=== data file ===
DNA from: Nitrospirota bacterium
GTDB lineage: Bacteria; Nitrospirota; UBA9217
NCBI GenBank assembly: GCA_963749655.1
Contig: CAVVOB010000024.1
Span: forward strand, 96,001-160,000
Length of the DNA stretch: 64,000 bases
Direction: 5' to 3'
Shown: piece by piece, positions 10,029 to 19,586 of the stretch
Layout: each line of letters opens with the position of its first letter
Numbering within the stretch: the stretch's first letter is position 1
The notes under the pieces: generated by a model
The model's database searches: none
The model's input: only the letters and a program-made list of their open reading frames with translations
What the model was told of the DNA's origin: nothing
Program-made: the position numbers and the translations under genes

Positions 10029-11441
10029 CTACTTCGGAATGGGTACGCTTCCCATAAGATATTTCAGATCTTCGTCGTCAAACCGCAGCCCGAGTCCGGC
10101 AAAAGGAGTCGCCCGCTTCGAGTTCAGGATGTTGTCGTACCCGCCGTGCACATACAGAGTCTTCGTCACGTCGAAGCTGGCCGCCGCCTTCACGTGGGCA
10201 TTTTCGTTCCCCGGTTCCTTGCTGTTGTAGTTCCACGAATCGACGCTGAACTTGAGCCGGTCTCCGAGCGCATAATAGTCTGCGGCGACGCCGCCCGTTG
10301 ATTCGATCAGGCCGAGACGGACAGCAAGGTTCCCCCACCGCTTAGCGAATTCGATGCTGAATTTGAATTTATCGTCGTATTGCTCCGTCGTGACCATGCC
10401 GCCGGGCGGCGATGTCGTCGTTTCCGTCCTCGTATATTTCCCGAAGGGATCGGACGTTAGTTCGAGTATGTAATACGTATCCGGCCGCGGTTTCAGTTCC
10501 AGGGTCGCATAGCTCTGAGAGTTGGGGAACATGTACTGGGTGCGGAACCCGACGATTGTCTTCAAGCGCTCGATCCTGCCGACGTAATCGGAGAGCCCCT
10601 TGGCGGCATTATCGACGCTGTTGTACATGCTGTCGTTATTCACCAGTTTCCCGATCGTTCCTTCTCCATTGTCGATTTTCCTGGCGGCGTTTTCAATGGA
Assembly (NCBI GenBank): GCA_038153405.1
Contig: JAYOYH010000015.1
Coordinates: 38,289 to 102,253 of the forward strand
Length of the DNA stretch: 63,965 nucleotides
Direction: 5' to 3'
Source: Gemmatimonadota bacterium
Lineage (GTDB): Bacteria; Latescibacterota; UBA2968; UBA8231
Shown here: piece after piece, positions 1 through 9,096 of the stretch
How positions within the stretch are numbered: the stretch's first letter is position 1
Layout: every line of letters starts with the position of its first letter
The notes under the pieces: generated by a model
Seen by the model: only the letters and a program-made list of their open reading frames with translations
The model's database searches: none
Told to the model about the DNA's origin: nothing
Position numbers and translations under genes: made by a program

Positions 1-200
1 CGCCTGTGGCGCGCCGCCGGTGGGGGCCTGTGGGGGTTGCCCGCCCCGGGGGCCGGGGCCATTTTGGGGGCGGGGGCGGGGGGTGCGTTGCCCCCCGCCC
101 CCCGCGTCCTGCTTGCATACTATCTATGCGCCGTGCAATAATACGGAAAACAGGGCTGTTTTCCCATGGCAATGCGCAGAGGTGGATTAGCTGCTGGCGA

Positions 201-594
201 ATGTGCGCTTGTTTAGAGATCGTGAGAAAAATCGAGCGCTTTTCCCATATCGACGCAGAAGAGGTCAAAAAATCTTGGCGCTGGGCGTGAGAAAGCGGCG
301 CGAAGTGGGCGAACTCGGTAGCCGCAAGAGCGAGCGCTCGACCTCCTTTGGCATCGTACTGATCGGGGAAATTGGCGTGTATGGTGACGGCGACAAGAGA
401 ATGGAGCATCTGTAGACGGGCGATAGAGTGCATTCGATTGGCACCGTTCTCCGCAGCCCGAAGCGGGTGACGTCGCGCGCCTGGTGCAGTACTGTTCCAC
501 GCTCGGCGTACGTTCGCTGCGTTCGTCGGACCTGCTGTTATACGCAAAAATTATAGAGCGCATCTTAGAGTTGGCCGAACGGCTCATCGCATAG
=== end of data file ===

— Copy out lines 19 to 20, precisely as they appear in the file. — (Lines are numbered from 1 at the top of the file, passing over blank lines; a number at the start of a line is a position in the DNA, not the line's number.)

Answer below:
10201 TTTTCGTTCCCCGGTTCCTTGCTGTTGTAGTTCCACGAATCGACGCTGAACTTGAGCCGGTCTCCGAGCGCATAATAGTCTGCGGCGACGCCGCCCGTTG
10301 ATTCGATCAGGCCGAGACGGACAGCAAGGTTCCCCCACCGCTTAGCGAATTCGATGCTGAATTTGAATTTATCGTCGTATTGCTCCGTCGTGACCATGCC